August 10, 2023 | Reading Time: 3 minutes

Ron DeSantis is in trouble. Will he follow Chris Christie’s model?

Florida's governor seems to understand that Trump is the problem.

Courtesy of Wikimedia Commons.
Courtesy of Wikimedia Commons.

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Last week, I said that Ron DeSantis is trailing in the polls because he’s bad at this. He could sit out this presidential cycle and wait for Joe Biden’s tenure to expire. But, I said, he seems to believe the hype about him – that he’s Not-Donald Trump but also Donald Trump II. Just one problem, I said: Everything in Republican politics begins and ends with Donald Trump. 

He seems eager to convince hesitant Republican voters that they have nowhere else to go but to him. “They do have nowhere else to go,” I wrote, “but not for the reasons DeSantis thinks. There’s no Donald Trump II. There’s no Not-Donald Trump. There’s only Donald Trump.”

Then came news Tuesday that he’s “replacing his presidential campaign manager and making other changes to his senior staff after a rough stretch of layoffs, budget woes and struggles to make headway against … the front-runner for the Republican nomination,” the Post said.

When a candidate gets rid of a campaign manager, that’s a bad sign, bad enough for The Bulwark’s Jonathan Last to write DeSantis’ obituary.

I don’t know whether DeSantis’ campaign is dead or not. But I do know that political history is chock-full of examples of primary underdogs who were forced to make radical changes in the face of struggle. I don’t know what that change will be exactly, but DeSantis seems to already understand that change is necessary – and not only because his campaign is in trouble. 

I don’t know if DeSantis’ campaign is dead. But I do know that political history is full of examples of underdogs who were forced to make radical changes in the face of struggle. I don’t know what that change will be exactly, but DeSantis seems to already understand that change is necessary – and not only because his campaign is in trouble. 

He seems to understand that Trump is a liability.

During an interview with NBC News, he said that “if the election is a referendum on Joe Biden’s policies and the failures that we’ve seen and we are presenting a positive vision for the future, we will win the presidency and we will have a chance to turn the country around.”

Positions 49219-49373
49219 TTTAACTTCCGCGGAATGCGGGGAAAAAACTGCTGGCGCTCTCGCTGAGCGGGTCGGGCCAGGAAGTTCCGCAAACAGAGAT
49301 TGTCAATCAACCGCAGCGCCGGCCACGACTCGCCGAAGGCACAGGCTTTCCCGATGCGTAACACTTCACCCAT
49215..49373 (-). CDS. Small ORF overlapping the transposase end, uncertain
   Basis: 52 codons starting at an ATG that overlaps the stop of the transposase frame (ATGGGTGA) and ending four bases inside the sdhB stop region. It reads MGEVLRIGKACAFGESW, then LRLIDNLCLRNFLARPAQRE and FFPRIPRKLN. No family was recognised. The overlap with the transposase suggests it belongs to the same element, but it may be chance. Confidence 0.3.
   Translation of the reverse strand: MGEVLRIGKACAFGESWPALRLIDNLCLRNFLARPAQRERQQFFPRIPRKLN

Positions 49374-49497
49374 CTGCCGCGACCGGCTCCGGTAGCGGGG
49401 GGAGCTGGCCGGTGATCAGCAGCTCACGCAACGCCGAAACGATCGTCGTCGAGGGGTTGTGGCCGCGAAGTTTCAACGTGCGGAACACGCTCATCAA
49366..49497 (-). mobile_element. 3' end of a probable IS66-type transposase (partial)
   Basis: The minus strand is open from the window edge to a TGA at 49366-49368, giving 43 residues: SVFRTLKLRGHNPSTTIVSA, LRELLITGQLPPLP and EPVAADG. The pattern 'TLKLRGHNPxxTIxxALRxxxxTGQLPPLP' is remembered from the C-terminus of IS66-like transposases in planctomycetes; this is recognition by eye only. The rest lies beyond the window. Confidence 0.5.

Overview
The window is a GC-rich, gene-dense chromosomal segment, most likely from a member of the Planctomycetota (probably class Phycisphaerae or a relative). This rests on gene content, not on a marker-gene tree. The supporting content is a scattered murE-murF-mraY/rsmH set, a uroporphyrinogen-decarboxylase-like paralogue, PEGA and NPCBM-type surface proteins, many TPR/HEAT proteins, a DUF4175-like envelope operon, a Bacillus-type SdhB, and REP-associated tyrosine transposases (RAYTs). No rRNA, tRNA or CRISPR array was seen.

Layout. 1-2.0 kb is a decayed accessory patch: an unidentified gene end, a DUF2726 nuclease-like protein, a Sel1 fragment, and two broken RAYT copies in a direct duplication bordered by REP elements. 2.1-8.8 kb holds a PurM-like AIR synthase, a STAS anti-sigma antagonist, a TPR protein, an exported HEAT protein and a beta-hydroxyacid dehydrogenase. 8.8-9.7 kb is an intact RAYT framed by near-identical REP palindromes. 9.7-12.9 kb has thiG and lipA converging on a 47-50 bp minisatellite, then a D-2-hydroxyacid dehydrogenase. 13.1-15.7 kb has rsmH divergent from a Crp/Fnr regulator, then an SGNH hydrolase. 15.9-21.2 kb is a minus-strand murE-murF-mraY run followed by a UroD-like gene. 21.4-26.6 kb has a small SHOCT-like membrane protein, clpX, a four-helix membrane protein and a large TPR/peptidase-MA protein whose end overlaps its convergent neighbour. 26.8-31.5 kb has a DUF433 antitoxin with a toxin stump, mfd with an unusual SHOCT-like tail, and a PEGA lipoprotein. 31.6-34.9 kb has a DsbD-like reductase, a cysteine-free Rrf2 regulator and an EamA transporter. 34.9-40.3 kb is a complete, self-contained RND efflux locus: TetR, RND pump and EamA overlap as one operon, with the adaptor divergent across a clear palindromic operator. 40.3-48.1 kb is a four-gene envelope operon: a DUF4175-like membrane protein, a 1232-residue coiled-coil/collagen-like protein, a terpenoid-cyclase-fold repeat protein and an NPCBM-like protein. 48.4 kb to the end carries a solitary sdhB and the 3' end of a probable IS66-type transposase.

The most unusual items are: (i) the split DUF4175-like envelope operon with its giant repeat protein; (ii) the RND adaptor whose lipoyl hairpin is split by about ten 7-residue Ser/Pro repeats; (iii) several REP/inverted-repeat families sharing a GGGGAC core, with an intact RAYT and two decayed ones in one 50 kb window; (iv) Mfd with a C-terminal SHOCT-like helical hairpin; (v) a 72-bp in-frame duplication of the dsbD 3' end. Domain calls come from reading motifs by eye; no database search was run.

But, Florida’s second-term governor added, “if the election is not about January 20, 2025, but January 6, 2021, or what document was left by the toilet at Mar-a-Lago, if it’s a referendum on that, we are going to lose.” 

So if Trump is the GOP’s nominee, the election is going to be about him and his serial crimes. And if it’s about them, Joe Biden is going to win.

“Any election in which Donald Trump is involved will be almost entirely about Donald Trump. And that is not good for his party,” the Post’s Paul Waldman wrote Sunday. “Republicans fared poorly in all three elections since he won the presidency in 2016, and each poor performance can be attributed in large part to Trump’s malign influence.”

Which brings me back to DeSantis.

If he’s going to make a change to save his presidential bid, he should probably stop what he’s been doing – avoiding direct confrontation with Donald Trump – and start doing something else. Fortunately, another underdog, Chris Christie, is modeling an alternative. 

The former New Jersey governor has turned his long shot campaign into a mission to “tell Republican voters the truth,” he said during an interview with “CBS News Sunday Morning.” He has been rewarded for that. Politico said Tuesday that he’s “the field’s loudest Trump critic.”


Christie asked Wednesday: “How were the American people benefited by [Trump] keeping boxes of classified documents at Mar-a-Lago. That was just there for him to continue to pretend that he was president and to show off for people who were on the back patio. … The great irony of this campaign is Donald Trump saying he’s going to put America first. He has not put America first. He’s put Donald Trump first.”

Now, just because Christie is modeling an alternative doesn’t mean that DeSantis should follow it. Christie is good at this. He’s comfortable trading insults with Trump, and the more they trade insults, the better things will be in the end for “the field’s loudest Trump critic.” 

But DeSantis is bad at this – or at least he appears to be. Maybe he only seems bad, because he’s trying to do the impossible. He’s selling himself as the Not-Donald Trump candidate who also wants the support of Trump’s followers. Impossible situations can make anyone look foolish.

Still, DeSantis is facing a crisis. He must choose. He could continue avoiding confrontation with Trump. That hasn’t worked. Or he could confront Trump – and in the process give a Republican candidacy, perhaps his own, a better chance of beating Biden. If everything in GOP politics begins and end with Trump, and it does, you gotta go through him. But success depends on how good he is. Christie is very good.

Is DeSantis?


John Stoehr is the editor of the Editorial Board. He writes the daily edition. Find him @johnastoehr.


  1. Thornton Prayer on August 10, 2023 at 3:48 pm

    Christie is a verbal boxer who will trade jabs with anyone. DeSantis is a thin-skinned bully who gets unhinged with the slightest pushback.

    That’s why DeSantis is simply unable to confront Trump directly. He just lashes out without ever managing to attack. He’ll get eaten alive by Trump and Christie if all three were on a debate stage.

    • Avatar photo John Stoehr on August 11, 2023 at 11:34 am

      Thank you!

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